Don't count on the stock market to grow your nest egg. If you want enough money for retirement, slash spending and sock away every penny you can. Saving money will help compensate for dreary returns on other investments.

As you reduce spending and save more money, you also reduce the amount you need in retirement. If you save 20 percent of your income, you'll be better off than someone who saves just 5 percent and has a more lavish lifestyle. When you retire, you won't need as big a nest egg to sustain your current standard of living.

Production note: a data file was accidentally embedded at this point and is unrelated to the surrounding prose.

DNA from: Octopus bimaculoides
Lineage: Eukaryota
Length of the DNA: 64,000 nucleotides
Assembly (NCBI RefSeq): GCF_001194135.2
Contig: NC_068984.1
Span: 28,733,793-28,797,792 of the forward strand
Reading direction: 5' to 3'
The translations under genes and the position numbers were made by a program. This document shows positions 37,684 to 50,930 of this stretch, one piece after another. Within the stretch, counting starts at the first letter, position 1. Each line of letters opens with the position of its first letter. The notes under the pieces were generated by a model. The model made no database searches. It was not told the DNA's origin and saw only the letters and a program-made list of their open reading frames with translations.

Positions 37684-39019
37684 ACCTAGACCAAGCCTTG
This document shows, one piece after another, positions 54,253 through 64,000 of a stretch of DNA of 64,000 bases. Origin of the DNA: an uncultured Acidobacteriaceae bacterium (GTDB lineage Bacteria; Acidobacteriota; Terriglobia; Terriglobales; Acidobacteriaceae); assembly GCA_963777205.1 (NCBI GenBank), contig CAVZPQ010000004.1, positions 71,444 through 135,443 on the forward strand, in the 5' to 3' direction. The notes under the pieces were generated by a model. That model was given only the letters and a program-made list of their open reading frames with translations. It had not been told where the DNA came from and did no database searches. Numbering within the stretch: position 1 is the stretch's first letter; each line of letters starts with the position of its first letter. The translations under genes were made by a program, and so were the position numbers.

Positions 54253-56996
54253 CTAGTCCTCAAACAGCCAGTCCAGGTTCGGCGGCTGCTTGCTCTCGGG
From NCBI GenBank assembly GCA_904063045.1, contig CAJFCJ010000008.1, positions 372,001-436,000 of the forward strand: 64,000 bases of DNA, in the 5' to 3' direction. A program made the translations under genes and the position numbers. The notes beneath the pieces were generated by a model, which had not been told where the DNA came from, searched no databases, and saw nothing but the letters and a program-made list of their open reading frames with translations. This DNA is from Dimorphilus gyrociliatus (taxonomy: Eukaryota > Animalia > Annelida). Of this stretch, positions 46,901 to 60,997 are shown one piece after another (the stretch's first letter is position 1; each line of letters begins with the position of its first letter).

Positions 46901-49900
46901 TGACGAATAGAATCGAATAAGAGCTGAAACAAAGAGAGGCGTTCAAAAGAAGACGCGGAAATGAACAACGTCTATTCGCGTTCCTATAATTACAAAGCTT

Investment advisors at Baylor University in Waco, Texas, remind you that the 2001 tax act provides great opportunities for tax-favored savings. You can contribute $3,000 a year to an IRA this year and $11,000 in a 401(k). Those over 50 can invest more, and all maximums rise through 2006.

It is estimated that families headed by 50- to 61-year-olds had a median net worth of under $128,000 last year; much of which was home equity. Ignoring that, they had enough invested to generate about $3,500 in annual retirement income. Many people are better off, but some are much worse off.